“After the Storm” and “Precious Thing” play like prayers, while “Santa Anna Winds” was written as a lullaby for the young boy whose voice is the first thing heard on the album, a child Payne views as almost a son and by whose first birthday he marks his sobriety. Payne also recorded his own version of “All the Trouble,” the GRAMMY- nominated song he wrote with Lee Ann Womack and Adam Wright and which Womack recorded for her 2017 album The Lonely, The Lonesome & The Gone. Payne’s talent as a songwriter has also been recognized by artists Ashely Monroe, Miranda Lambert and Wade Bowen, who have chosen to record his songs.

Payne may have recorded Blue Eyes, The Harlot, The Queer, The Pusher & Me in Nashville, but it started a decade ago in Texas, as he came through the worst of his addiction and got clean with the help of family and friends there. “For a while, I couldn’t even write,” he says. “I couldn’t put thoughts together, because I had really fried my brain. Once I got sober, everything came.”

For Payne, each song reflects a different situation in his life. Together, though, they tell of a prodigal son returning home — not to the family of his birth, but home to the true self he’d once nearly abandoned.

“The essential DNA elements of this record are my self-written confessions and pleas for forgiveness,” he says. “It all revolves around me getting right with myself and the universe. Maybe I still am a preacher in a way — I just channel into what’s supposed to be.”

– 16+, under 16 admitted with a ticketed parent or guardian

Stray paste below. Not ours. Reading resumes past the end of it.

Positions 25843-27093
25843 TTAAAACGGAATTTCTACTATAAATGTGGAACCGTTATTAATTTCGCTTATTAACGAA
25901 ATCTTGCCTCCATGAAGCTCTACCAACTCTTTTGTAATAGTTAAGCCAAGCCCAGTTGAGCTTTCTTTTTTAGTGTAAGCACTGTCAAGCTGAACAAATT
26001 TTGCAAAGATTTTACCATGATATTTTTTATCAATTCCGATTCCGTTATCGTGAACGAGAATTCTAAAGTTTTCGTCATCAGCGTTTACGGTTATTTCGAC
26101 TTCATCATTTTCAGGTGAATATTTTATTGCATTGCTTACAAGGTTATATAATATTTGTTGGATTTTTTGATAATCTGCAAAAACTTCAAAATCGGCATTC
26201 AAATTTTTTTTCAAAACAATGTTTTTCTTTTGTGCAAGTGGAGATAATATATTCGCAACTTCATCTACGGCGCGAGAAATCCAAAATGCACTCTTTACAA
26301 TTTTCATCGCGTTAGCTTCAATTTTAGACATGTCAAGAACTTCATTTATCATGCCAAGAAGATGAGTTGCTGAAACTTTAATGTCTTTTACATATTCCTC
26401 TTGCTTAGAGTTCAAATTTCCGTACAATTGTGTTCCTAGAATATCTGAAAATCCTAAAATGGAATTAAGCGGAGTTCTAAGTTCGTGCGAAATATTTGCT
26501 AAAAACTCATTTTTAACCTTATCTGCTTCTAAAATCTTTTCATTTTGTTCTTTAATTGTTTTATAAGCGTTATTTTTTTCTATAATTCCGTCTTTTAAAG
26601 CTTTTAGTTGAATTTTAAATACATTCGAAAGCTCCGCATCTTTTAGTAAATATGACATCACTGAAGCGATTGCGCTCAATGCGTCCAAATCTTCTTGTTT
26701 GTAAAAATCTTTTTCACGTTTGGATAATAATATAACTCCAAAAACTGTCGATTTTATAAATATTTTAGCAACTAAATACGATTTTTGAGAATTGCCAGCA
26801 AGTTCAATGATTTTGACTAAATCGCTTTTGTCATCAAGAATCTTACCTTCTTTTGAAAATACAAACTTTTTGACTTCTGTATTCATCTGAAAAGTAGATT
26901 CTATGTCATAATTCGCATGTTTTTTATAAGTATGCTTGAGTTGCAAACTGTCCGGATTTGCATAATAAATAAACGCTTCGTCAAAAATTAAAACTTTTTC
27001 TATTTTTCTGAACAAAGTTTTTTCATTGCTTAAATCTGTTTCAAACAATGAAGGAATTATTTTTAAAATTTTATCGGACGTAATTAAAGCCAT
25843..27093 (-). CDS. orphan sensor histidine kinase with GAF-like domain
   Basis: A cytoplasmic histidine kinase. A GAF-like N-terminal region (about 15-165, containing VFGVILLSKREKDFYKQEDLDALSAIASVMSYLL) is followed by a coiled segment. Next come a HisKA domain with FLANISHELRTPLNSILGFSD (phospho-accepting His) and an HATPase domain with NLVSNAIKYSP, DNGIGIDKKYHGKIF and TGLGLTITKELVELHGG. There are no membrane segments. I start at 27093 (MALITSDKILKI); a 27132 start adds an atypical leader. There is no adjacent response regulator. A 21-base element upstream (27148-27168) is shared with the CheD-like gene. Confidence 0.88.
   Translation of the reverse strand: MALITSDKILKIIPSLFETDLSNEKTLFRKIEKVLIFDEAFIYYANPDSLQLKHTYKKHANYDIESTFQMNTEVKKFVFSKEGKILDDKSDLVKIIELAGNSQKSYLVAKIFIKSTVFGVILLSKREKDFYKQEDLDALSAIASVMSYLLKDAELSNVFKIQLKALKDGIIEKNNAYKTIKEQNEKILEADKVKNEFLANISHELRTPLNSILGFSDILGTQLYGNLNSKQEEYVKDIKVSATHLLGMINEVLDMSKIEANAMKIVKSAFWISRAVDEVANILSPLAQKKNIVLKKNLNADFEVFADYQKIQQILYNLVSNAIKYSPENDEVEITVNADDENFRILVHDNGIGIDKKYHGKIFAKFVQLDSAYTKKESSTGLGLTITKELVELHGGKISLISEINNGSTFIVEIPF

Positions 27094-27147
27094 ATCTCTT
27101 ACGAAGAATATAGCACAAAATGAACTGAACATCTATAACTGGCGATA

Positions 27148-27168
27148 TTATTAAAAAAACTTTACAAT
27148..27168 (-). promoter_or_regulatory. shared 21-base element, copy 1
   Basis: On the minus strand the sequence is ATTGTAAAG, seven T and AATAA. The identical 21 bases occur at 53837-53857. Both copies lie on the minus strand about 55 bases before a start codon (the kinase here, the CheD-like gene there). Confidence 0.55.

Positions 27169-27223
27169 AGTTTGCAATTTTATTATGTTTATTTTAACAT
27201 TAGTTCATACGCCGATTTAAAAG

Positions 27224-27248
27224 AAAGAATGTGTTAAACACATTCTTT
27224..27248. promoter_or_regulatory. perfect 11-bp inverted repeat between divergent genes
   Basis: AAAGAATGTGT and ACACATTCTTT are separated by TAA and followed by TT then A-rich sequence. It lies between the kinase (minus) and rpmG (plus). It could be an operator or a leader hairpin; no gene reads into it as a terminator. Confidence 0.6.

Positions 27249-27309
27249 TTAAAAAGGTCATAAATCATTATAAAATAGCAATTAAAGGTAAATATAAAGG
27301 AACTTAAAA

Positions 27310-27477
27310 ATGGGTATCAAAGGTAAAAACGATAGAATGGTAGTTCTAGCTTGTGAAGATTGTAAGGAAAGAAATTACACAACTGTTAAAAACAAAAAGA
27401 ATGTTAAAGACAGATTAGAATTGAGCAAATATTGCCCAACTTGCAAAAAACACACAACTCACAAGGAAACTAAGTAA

Waylon Malloy Payne (born 5 April 1972) is an American country singer, songwriter, musician and actor. Payne was born in Nashville, Tennessee, the son of guitarist Jody Payne and Grammy Award-winning country singer Sammi Smith. His father became a longtime picker for Willie Nelson; his mother toured with Waylon Jennings. Payne is named for Jennings, who is his godfather. Due to the divorce of his parents and their heavy touring schedules, when he was about four months old, Payne's mother placed him with her brother and sister-in-law, Bob and Yvonne, in Vidor, Texas. Waylon spent summers out on the road with his mom, and lived with his strict Christian uncle and aunt during the school year, until he was about 18. After high school, Payne enrolled in seminary to become a minister. Payne had also acquired a taste for beer, marijuana, and popular music, which made his downfall complete in the eyes of his aunt and uncle. "I haven't seen them since," he has said. "I was branded a sinner and basically disowned." Payne's music industry career began to take shape in the clubs of Los Angeles. He was part of the popular Eastbound and Down country night at the King King Club in Hollywood, which featured musicians playing pure, uncompromising roots music and appealed to such artists as Lucinda Williams and Dwight Yoakam. Prohibited was the playing of anything but traditional classics by Hank Williams, George Jones and other performers of true country. While in L.A., Payne wrote and recorded some songs with the help of his group of musical friends, which included producer Keith Gattis. With the record completed, but no deal to market it, Payne was playing New York with Willie Nelson and Pat Green, when Green suggested he play the album for his label, Republic/Universal. Payne was signed with the label and his début album, "The Drifter," was released 22 June 2004. Shortly thereafter, Payne was featured in the role as Jerry Lee Lewis in the hit 20th Century Fox movie Walk the Line (2005), which stars Joaquin Phoenix as Johnny Cash and Reese Witherspoon as June Carter, and did all his own singing. In 2007, Payne then starred as Hank Garland in an independent feature about the legendary guitarist's life titled Crazy. In 2010, he starred in Monte Hellman's thriller Road to Nowhere. In 2014, he played the role of Tony Nash in The Identical. In 2015, he joined Willie Nelson in the film Waiting for the Miracle to Come playing Shooter Jones. He also played the lead in the drama titled Turnabout. In addition to film, Waylon has made several guest appearances on television, including the series Wanted (2004), CSI: Crime Scene Investigation (2006) and From Dusk Til Dawn (2014).